PC Sense: Ok, I'll create a log about this, but theres really nothing that we can do about this. They are only toys after all, and I am investigating 3 assaults, 1 domestic and an harassment at the moment.
CMOP: (Hangs up)

(Approximately 30 minutes later)
Sgt: PC Sense? We've had a complaint about you. Apparently you refused to take a complaint of racial abuse earlier.
PC Sense: (laughing) What, the gollywogs?

(stunned silence settles in the busy office)
Sgt: What? What did you just say?
PC Sense: (scared now) I was just asking if it was about the gollywogs...
Sgt: (leaning over, stern, all eyes in office now looking on in horror) The TERM, Pc SENSE, is GOLLY.
PC Sense: Sorry sarge.
Sgt: Why didn't you crime this matter. Are you racist Sense?
PC Sense: No sarge! But, lets use common sense sarge, theres no real offences there!
Sgt: (shouting) Common sense! Common sense?! This is the LAW boy, under home office counting rules if someone tells you about a crime you have no choice but to crime it! NO CHOICE! (calming down) Ok, I can't get you out of this one, I'll have to put a report in to the CSupt.

(Approx 30 mins later, in the CSupt's office)

CSupt: SO PC Sense, I have here a serious complaint from a CMOP and your Sgt of racist corruption. What do you have to say in your defence?
PC Sense: Erm, aren't I allowed a fed rep with me?
CSupt: Aha! So you are a racist! Why else would you want one?
PC Sense: No, no! Um, I don't want one I've done nothing wrong.
CSupt: You didn't crime it.
PC Sense: Ok, so _technically_ I did that wrong, but I was only using common sense.
CSupt: You do what the home office tells you to!
PC Sense: But I only didn;t crime it because if I crimed it we'd have to investigate.
CSupt: Nonsense, the home office only says we must crime the offences, the choice of the investigation we undertake is ours.
PC Sense: But sir, a racially aggravated section 5 is a racist violence offence, and so we'd be forced to investigate and detect it to stop our figures looking bad, regardless of what was obviously the right way to deal with it, which in this case would have just been to inform the shopkeeper about it and leave it with them. We'd be forced to find an offender and either charge or caution them to get the detection. Theres no CHANCE we'd be allowed not to investigate it.
CSupt: ...

Headlines next day: Racist Police Officer fired!

* Ok, seriously guys, can no one think up a funny pseudo name? I'm getting so bloody bored with all these anonymous's!

Death Penalties?

The Magistrates Blog has written recently regarding penalties given to drivers who, through little other than simple bad driving have ended up causing the death of someone else. In most of these cases quoted, drink was not an issue, nor was malice - it was simply a mistake, that cost someone the ultimate price.

So what of the sentences? Lennie Briscoe, the very well written special constable felt that 2 years for the driver mentioned was too lenient. You can see his point of view - through that womans actions she caused the death of 3 children and one adult. It was entirely her fault for chosing to drive the way she did.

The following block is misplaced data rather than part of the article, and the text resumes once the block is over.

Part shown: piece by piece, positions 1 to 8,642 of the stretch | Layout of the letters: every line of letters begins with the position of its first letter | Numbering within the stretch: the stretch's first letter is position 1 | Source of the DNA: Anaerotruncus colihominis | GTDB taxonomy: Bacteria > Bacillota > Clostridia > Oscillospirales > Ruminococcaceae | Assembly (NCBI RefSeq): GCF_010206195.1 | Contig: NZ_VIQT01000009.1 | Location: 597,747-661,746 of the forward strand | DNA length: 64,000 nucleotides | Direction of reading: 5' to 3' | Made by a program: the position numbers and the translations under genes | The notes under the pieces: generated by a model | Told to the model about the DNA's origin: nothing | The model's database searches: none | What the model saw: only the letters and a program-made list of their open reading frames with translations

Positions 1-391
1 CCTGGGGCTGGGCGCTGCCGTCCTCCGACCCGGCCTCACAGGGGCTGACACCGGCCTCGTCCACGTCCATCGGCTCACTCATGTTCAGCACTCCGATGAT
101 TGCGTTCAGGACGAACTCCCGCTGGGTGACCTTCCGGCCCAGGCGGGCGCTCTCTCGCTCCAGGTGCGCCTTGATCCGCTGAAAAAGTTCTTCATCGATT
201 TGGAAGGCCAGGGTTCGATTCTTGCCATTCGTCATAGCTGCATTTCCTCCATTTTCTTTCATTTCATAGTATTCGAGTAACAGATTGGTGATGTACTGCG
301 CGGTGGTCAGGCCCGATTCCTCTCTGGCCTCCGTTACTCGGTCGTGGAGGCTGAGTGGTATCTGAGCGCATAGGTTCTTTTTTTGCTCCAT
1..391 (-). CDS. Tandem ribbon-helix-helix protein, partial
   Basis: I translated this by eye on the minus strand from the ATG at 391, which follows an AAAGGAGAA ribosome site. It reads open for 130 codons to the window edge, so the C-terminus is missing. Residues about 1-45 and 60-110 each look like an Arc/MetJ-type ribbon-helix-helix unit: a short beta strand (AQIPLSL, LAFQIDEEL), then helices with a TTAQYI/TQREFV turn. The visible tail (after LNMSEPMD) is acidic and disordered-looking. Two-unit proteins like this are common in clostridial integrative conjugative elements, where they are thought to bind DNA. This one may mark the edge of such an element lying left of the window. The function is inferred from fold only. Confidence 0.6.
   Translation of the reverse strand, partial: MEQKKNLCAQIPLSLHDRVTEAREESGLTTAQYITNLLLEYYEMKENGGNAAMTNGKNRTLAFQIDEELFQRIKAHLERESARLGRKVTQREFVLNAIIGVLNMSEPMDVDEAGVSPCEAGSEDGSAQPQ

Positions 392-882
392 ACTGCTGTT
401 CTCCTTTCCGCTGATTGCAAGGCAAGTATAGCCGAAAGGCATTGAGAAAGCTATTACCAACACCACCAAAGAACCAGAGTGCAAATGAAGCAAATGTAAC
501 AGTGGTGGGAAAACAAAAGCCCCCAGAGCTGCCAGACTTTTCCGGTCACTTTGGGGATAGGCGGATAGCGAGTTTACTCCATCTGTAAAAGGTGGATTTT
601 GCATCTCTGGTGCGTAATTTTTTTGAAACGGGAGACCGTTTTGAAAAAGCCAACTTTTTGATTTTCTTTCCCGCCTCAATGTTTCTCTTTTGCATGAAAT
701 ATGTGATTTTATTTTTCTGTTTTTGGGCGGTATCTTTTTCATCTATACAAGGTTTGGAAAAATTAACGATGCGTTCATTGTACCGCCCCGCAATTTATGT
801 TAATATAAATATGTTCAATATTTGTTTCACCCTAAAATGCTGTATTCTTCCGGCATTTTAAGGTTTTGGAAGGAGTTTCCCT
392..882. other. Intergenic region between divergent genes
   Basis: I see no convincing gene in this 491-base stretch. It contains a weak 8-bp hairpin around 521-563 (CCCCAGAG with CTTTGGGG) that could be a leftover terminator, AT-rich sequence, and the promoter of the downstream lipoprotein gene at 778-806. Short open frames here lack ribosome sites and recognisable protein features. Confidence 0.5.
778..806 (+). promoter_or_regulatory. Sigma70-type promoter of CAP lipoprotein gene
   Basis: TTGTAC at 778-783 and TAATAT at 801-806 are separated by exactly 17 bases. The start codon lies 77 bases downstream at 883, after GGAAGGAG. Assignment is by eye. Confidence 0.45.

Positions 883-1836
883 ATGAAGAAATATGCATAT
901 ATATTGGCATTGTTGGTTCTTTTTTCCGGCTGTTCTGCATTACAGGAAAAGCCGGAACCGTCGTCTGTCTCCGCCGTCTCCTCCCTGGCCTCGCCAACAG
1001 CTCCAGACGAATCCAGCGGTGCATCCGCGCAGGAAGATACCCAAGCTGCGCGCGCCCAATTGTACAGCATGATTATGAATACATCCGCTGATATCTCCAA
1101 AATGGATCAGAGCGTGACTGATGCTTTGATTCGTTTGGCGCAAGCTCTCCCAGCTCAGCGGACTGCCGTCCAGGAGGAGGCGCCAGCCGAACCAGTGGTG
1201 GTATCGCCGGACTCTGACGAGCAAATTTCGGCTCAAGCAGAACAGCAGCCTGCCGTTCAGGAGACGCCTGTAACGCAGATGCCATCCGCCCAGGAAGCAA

But is she inherently bad? Is she a criminal? (Forget for a second the technicality that she has been sentence for a criminal offence, you know what I mean) Shes never going to appear on police briefing systems as 'Most Wanted'. Prior to her accident, police weren't desparately looking for her car as her driving was bad enough to kill.

The simple fact here is that cars kill. They are lethal weapons, and people are given access to them with very little training (3 months average for what, 60 years at the wheel?). You can pass a test in a 1.0 diesel Mini Metro, and instantly have the right to jump into a 3.0 litre Subaru Impreza. You only have to demonstrate adherence to the laws for a 30 minute test with an instructor before you develop your own driving style.

The average driver sucks. They really do. The first thing I realised when I took my police driving courses was quite how bad I was at driving - and I thought before then that I had been pretty good. The only way to actually prevent these sorts of fatal road collisions is for everyone to drive as you would be taught to on an advanced driving course - unfortunately thats never going to happen.

I always remember something I was once told - the best deterrent to speeding would be to outlaw seatbelts and put a large spike on the middle of the steering wheel. People would drive a bit more carefully then. I am almost tempted to suggest that if someone is found to be at fault for two road traffic collisions, they lose their licence automatically for s short period (3 months), and have to take an extended retest including an advanced driving course. Hell, charge em for it - the government can made it self financing like most of the road penalties!

To come back to my original point, I don't know where I stand on the sentence of 2 years for the driver in question. Anyone taking our lives by any other means would be looking at five to ten times that amount, but simply because the average driver is a danger behind the wheel, people have sympathy for them.